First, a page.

Meteorwrongs are rocks which people think are meteorites, but turn out to the ordinary terrestrial rocks. The term “meteorwrong” is a play on words with “meteorite,” rather than an official term in geology. Meteorwrongs are often easy to identify with a casual glance, and some colleges and rock hounding associations offer clinics to identify rocks and show people how to spot meteorwrongs.
There are several reasons to want to identify a rock as a meteorite. Many people find meteorites interesting, because they come from space, and sometimes collectors will pay a high price for verified meteorites. Scientists are also sometimes interested in these rocks, because they can provide information about how the universe developed, and what sort of minerals can be found in abundance in space. Sometimes the identification of a meteorite also becomes important in court, as for example when someone claims that meteorite damage to a home should be covered by insurance.
Many people have an idea of what a meteorite looks like, and when they find rocks which fit with this mental picture, they may decide that these rocks are meteorites. In fact, most of the time they are plain old Earth rocks like iron debris, magnetite, and vesicular basalt, much to the disappointment of their discoverers.
So, how does one tell if a rock is a meteorite or a meteorwrong? Sometimes, it requires the assistance of a skilled geologist, but there are a few major clues which can lead you in the right direction. One of the defining features of a meteorite is a fusion crust, caused by passing through the Earth's atmosphere at high speed. The fusion crust is black to rusty brown in color, depending on age, and typically very smooth. It also looks very different from the rest of the rock, once it is cut open.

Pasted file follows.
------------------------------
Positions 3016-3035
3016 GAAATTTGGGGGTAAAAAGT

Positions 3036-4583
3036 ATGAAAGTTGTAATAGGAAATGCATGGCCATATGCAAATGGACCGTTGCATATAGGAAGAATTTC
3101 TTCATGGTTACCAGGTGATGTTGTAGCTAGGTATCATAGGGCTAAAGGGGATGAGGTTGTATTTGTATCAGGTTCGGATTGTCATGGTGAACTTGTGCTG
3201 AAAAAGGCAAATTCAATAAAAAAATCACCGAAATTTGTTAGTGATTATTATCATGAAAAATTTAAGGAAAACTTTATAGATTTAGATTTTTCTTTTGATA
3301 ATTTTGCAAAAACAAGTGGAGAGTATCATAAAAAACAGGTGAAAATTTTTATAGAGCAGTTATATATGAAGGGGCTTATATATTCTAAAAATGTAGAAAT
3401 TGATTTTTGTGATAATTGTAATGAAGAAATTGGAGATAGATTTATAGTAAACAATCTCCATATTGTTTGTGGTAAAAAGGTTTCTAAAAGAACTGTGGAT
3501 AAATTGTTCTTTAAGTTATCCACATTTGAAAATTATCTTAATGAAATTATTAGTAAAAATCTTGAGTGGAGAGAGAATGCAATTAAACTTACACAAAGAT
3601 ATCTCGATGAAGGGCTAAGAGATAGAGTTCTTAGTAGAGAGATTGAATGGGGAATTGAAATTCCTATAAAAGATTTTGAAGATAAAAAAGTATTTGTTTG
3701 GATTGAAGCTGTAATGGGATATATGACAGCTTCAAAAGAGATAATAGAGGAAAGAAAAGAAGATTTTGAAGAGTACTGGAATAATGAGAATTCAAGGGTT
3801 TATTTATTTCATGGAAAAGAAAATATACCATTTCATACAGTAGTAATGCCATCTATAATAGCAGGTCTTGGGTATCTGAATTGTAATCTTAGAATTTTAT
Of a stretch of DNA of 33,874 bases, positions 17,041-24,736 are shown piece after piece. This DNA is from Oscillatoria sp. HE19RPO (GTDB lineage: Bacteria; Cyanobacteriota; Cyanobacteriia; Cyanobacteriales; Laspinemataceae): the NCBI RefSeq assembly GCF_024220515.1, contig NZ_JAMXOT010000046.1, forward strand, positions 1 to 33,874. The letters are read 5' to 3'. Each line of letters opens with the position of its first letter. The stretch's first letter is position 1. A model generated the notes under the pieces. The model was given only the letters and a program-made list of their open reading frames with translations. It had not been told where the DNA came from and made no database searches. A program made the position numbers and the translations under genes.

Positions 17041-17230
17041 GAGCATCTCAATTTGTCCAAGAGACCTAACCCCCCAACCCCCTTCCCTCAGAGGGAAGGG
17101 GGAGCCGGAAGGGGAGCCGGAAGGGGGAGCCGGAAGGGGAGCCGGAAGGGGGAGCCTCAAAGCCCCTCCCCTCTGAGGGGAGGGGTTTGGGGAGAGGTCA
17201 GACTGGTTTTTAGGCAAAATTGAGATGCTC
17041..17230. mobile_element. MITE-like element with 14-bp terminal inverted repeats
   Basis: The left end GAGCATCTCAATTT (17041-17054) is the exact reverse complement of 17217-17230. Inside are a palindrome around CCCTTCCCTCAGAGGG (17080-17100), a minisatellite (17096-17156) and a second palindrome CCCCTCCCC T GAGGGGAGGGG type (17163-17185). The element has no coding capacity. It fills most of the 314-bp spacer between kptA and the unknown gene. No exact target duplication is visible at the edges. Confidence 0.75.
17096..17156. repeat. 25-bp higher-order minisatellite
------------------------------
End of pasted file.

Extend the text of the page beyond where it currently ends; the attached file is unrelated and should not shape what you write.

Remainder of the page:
Most meteorites are highly magnetic, and dull in color. If a rock is covered in crystals, especially brightly colored ones, it is most likely a meteorwrong. True meteorites are extremely dense, feeling very heavy for their size, and they are often flecked with small pieces of metal. Meteorwrongs have gas bubbles, air pockets, and large pieces of sediment, often in layers.
One of the biggest clues is the surrounding geologic material. If you find neighboring rocks which look more or less identical, you are holding a meteorwrong, and while the rock might be interesting or valuable for other reasons, it certainly isn't from outer space.
For collectors who want to avoid meteorwrongs, it is a good idea to ask for an independent appraisal of a rock which someone claims is a meteorite. Many geologists who specialize in meteorites offer appraisals, for a fee, and if the rock turns out to be worthless, it can be a fee well-spent.